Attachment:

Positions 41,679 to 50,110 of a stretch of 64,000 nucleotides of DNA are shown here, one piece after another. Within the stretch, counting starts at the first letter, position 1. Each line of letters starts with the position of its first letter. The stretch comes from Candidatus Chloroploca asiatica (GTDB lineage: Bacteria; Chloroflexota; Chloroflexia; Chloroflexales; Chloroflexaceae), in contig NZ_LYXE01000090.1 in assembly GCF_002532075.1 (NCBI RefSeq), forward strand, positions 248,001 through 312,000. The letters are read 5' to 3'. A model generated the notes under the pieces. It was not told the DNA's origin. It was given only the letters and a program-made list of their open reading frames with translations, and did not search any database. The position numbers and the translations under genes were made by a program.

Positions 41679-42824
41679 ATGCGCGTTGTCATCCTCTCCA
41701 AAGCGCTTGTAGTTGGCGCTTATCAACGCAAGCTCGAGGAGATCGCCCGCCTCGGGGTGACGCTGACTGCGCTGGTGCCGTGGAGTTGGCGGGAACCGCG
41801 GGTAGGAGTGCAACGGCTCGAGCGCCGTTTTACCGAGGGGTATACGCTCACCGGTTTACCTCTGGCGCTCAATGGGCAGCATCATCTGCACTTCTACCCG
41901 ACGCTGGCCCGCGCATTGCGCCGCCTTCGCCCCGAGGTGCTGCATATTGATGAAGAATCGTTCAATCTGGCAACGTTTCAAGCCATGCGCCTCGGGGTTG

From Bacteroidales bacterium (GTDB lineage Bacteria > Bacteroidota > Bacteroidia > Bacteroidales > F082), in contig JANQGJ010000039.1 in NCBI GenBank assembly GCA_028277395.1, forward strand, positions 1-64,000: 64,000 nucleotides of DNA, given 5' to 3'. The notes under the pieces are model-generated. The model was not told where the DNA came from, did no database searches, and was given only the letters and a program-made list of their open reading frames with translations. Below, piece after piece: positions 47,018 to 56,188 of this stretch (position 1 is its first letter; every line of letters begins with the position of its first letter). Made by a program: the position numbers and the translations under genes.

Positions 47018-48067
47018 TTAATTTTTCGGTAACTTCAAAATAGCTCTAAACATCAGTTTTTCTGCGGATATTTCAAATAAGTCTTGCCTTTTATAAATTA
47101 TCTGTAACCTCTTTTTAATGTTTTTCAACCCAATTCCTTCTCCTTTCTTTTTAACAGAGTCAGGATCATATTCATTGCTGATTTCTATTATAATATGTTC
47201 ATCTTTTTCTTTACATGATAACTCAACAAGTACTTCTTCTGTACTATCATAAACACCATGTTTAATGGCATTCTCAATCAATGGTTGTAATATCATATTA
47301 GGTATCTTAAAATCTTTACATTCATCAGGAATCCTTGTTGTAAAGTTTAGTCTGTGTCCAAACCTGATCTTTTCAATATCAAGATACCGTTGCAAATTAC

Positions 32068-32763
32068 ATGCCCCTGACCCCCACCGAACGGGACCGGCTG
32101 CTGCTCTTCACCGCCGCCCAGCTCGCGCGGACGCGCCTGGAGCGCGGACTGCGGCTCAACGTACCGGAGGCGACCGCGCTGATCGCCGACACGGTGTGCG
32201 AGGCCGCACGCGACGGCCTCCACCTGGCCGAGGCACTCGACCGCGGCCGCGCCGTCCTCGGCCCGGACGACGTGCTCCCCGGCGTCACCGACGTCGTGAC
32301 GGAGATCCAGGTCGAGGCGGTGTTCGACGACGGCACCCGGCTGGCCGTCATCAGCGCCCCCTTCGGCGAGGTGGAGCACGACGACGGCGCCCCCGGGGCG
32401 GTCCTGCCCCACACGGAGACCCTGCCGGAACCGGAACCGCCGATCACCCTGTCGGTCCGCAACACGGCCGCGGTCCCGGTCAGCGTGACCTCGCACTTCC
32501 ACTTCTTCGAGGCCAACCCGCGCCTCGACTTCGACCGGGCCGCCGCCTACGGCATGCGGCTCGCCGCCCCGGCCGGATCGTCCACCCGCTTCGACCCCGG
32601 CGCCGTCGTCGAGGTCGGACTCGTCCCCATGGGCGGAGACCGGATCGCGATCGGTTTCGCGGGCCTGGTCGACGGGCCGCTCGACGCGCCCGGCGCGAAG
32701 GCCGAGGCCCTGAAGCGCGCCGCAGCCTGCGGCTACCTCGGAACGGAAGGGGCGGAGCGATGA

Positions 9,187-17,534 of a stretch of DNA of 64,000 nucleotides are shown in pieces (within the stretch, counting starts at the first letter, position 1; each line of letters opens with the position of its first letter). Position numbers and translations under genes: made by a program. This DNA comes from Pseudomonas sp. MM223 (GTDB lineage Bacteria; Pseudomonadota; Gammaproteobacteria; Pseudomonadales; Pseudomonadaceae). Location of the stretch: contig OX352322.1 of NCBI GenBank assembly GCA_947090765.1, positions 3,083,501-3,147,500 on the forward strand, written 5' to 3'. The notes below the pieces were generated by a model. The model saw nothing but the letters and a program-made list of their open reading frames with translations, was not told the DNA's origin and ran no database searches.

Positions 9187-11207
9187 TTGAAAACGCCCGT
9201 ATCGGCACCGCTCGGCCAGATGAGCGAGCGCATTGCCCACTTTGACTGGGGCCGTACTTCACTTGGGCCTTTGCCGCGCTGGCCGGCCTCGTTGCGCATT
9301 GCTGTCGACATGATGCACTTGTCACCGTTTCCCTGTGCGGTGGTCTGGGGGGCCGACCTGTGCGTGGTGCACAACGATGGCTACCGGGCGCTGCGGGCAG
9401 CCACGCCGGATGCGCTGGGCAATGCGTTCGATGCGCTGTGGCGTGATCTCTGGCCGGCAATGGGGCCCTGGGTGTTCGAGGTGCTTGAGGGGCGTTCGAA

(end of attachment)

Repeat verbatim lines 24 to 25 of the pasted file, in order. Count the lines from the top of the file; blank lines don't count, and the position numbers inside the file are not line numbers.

9187 TTGAAAACGCCCGT
9201 ATCGGCACCGCTCGGCCAGATGAGCGAGCGCATTGCCCACTTTGACTGGGGCCGTACTTCACTTGGGCCTTTGCCGCGCTGGCCGGCCTCGTTGCGCATT